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Title: Medicinal Plants and Clinics in Laikipia County, Kenya: An Analysis of Medical Resources and Treatment Mechanism Determinants
Authors: Bonnet, Carly
Advisors: Levin, Simon
Department: Ecology and Evolutionary Biology
Certificate Program: Global Health and Health Policy Program
Class Year: 2019
Abstract: Medicinal plants have supported human populations as the primary source of illness treatment since the beginning of our existence. Though modern medicine has transitioned away from the use of traditional plants, there is much to learn from the plants which have been selected for by the many generations of our human predecessors. As clinics begin to transform medicine in Laikipia County, it is important to document the existing herbal knowledge, which could prove beneficial in the creation of new medications with fewer side effects, and treatment of antibiotic resistant infections. Additionally, evaluation of variables contributing to clinic use can guide the investment of resources in improving regional healthcare. This study identifies the variables which impact medicinal plant and clinic use in Laikipia County villages. The intent of this study is two-fold: first, it identifies the factors which influence the use of the modern clinic as opposed to the use of the traditional plant. Second, it identifies commonly used traditional plants and trends in use relative to illness. Through statistical analysis with anecdotal illustration, 140 local language interviews have been synthesized and reported in this paper. Throughout this study it was shown that increasing age has a statistically significant negative correlation with clinic usage. Of the plants used by the study population, five were used with high frequency to treat the most commonly experienced diseases. These plants and their efficacies as evaluated by pre-existing literature is compiled in this paper.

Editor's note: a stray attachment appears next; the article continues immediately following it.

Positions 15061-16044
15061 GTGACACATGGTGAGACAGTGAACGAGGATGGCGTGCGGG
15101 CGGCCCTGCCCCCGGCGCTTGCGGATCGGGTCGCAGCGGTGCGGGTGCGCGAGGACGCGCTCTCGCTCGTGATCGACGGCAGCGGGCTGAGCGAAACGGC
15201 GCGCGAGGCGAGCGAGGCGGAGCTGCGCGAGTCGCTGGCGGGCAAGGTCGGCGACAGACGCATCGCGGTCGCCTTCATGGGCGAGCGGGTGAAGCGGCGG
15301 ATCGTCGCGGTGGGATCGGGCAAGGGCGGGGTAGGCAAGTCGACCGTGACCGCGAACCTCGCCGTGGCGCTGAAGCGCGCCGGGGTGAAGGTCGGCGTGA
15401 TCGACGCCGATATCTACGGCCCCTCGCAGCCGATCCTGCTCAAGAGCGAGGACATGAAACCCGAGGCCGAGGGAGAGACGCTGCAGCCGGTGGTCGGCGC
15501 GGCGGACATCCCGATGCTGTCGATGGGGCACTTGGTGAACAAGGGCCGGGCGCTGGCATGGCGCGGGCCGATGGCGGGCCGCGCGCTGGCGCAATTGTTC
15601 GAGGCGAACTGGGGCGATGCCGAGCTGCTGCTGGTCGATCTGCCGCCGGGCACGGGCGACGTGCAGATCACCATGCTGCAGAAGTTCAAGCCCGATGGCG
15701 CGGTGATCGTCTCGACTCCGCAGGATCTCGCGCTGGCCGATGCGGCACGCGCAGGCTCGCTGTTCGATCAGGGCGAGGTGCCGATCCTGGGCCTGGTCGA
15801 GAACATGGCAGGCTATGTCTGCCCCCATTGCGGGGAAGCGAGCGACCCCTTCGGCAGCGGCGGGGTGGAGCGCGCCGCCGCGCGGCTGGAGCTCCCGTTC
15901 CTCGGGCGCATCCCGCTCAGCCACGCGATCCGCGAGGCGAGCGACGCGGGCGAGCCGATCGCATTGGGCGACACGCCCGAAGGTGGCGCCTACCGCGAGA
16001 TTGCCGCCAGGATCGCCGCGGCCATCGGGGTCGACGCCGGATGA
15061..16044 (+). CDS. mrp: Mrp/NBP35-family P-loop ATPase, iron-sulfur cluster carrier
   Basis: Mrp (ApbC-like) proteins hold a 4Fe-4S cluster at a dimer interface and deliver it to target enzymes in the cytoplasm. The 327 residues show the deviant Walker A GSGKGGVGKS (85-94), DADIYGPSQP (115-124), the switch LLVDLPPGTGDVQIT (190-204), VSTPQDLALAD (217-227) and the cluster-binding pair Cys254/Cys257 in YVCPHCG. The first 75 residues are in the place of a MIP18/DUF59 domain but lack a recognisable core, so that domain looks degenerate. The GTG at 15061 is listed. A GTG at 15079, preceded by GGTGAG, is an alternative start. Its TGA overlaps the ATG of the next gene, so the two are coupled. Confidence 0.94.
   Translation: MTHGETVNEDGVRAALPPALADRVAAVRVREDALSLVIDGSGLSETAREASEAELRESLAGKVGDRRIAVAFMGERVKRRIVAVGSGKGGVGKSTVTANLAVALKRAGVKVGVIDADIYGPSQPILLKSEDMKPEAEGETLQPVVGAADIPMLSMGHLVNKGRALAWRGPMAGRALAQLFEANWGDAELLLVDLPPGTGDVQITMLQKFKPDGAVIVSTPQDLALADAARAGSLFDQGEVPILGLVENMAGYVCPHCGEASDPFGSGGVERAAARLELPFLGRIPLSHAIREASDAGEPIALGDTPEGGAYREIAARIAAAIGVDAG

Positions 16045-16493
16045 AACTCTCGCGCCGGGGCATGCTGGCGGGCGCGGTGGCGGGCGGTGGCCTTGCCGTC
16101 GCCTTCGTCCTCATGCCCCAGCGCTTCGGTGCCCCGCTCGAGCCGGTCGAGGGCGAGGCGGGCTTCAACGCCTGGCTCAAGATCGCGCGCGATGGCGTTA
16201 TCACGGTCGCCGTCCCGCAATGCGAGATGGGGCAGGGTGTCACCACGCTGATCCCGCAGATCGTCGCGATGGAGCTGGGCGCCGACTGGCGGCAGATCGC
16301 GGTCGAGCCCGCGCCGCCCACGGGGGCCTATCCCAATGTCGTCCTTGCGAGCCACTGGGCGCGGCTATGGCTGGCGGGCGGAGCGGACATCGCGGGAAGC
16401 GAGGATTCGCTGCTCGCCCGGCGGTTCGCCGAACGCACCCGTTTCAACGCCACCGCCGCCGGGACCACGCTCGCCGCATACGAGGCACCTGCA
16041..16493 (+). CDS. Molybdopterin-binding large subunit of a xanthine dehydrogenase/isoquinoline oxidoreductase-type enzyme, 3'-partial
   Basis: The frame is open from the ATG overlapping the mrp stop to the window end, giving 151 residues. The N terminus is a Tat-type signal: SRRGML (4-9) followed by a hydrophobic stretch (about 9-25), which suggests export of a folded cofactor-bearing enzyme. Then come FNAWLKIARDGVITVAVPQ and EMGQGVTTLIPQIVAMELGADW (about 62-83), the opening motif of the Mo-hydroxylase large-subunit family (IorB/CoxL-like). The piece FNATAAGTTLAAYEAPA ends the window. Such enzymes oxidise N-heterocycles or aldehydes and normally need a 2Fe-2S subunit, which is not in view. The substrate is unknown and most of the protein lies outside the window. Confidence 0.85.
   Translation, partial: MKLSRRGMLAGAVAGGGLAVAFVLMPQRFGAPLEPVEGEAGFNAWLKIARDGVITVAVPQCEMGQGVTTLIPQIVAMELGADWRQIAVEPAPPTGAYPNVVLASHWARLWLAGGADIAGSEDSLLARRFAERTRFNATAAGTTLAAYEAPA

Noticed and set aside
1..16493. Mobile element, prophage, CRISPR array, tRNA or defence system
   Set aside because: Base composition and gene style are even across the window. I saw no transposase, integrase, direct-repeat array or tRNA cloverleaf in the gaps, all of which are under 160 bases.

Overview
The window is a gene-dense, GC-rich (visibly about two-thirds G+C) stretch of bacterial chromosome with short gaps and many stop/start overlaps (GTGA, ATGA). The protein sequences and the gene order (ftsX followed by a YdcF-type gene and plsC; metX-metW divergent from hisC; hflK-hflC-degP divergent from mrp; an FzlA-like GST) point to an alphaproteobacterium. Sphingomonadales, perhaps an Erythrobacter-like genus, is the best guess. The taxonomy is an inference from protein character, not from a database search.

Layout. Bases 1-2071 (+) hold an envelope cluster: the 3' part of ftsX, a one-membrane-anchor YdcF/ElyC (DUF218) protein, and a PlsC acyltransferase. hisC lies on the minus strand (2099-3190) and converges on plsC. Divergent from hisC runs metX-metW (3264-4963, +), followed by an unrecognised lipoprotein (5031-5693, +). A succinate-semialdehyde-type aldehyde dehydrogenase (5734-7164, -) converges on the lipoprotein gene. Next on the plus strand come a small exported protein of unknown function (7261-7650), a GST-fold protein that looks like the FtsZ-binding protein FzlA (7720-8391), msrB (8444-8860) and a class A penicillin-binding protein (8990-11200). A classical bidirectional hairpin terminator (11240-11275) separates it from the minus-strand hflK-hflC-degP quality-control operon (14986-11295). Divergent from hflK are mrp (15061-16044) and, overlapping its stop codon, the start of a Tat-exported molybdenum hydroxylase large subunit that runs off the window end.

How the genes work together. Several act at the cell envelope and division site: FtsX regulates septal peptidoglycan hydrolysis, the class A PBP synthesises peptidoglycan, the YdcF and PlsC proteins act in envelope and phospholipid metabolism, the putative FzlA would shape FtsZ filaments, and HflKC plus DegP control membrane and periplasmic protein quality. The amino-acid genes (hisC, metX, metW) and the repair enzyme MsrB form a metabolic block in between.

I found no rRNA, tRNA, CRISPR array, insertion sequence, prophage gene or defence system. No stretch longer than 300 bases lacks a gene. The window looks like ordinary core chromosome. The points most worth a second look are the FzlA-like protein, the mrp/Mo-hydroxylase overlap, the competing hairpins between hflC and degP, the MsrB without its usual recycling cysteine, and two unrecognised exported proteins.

Type of Material: Princeton University Senior Theses
Language: en
Appears in Collections:Ecology and Evolutionary Biology, 1992-2022
Global Health and Health Policy Program, 2017-2022

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